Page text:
The renovation of this Brooklyn row house by local firm Bostudio Architecture involved recladding the property in grey fibre-cement board and reworking its internal layout.
Bostudio principal Ula Bochinska overhauled the Sunset Park Row House, with the help of a relative of her clients.
"When Ula... first met her clients for a row house renovation in Sunset Park, they mentioned that an architect relative of theirs will be participating in the design process," said the studio.
Coincidentally, Witek Wisniewski graduated from the same architecture course as Bochinska in Warsaw, but 30 years prior, and had studied with some of her professors. The two collaborated to renovate the house for Wisniewski's daughter, her husband, and their three young children.
Located in the up-and-coming Sunset Park neighbourhood, the terraced home is typical of the area's architecture. To upgrade and modernise the exterior, grey fibre-cement boards were used to clad the front and back elevations.
Inside, the first floor was opened up to form a living, kitchen and dining space that takes up the entire storey. White walls and wood flooring help to keep the room bright.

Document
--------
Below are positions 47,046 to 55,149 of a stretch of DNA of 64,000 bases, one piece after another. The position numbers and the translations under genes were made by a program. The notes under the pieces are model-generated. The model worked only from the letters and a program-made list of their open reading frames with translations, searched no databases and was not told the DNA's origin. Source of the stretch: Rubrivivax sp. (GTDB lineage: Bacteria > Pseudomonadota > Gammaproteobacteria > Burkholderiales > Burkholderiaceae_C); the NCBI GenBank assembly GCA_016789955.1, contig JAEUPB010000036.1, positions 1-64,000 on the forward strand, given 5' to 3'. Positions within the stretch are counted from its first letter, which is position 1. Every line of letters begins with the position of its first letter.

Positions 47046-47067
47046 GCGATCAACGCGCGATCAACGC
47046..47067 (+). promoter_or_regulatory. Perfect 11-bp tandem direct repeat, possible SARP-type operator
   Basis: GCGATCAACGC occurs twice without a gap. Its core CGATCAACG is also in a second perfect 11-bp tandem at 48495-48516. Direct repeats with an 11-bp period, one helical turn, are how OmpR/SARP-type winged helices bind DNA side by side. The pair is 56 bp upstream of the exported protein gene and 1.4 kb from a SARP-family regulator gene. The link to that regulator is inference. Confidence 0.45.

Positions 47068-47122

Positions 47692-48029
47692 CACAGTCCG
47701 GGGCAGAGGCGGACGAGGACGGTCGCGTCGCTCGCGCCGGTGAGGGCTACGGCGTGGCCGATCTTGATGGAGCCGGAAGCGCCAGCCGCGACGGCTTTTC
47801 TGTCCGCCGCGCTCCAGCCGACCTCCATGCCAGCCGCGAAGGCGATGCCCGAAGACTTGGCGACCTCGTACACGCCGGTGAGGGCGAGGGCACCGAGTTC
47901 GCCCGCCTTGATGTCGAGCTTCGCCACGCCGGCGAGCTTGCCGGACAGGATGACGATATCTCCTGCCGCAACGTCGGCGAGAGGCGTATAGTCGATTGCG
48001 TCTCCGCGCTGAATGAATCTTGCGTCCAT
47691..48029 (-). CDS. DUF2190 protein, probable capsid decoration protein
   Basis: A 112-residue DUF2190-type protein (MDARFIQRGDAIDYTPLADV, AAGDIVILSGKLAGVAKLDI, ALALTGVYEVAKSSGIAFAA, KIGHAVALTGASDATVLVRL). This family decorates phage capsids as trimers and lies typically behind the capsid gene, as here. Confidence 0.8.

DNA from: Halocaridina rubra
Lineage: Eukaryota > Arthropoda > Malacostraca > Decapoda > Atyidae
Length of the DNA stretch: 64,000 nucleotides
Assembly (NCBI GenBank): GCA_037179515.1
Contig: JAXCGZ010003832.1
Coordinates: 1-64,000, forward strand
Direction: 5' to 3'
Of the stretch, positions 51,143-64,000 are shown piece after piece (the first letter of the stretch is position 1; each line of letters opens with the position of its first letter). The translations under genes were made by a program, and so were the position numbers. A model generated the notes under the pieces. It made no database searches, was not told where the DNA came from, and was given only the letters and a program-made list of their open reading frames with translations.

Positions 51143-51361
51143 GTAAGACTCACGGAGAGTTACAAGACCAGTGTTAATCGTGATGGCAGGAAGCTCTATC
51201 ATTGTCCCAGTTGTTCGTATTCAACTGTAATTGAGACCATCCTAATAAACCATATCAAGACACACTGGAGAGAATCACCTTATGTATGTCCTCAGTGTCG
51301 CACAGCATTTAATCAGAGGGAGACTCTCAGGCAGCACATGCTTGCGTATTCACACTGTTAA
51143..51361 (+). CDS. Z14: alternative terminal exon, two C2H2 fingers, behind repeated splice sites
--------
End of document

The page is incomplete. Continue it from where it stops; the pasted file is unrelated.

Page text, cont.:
The basement became an office, which doubles as a guest apartment, while the existing rear extension was turned into a play area for the kids.
Access to the yard is via a balcony off the kitchen door and a skylit staircase up from the basement. Bedrooms and bathrooms are all situated on the top floor, and continue the white and wood palette.
Details kept to retain the building's character include the main staircase, complete with ornamental balusters, and a stained glass skylight above.
"The transformation of this Sunset Park row house will hopefully set an example for other buildings on the block, as several are now for sale," said the studio.
Slender row houses across the borough are slowly being updated and extended as families relocate from Manhattan, like the brick building recently renovated by Barker Freeman Design Office, while some owners are creating more space by building small studios in their yards.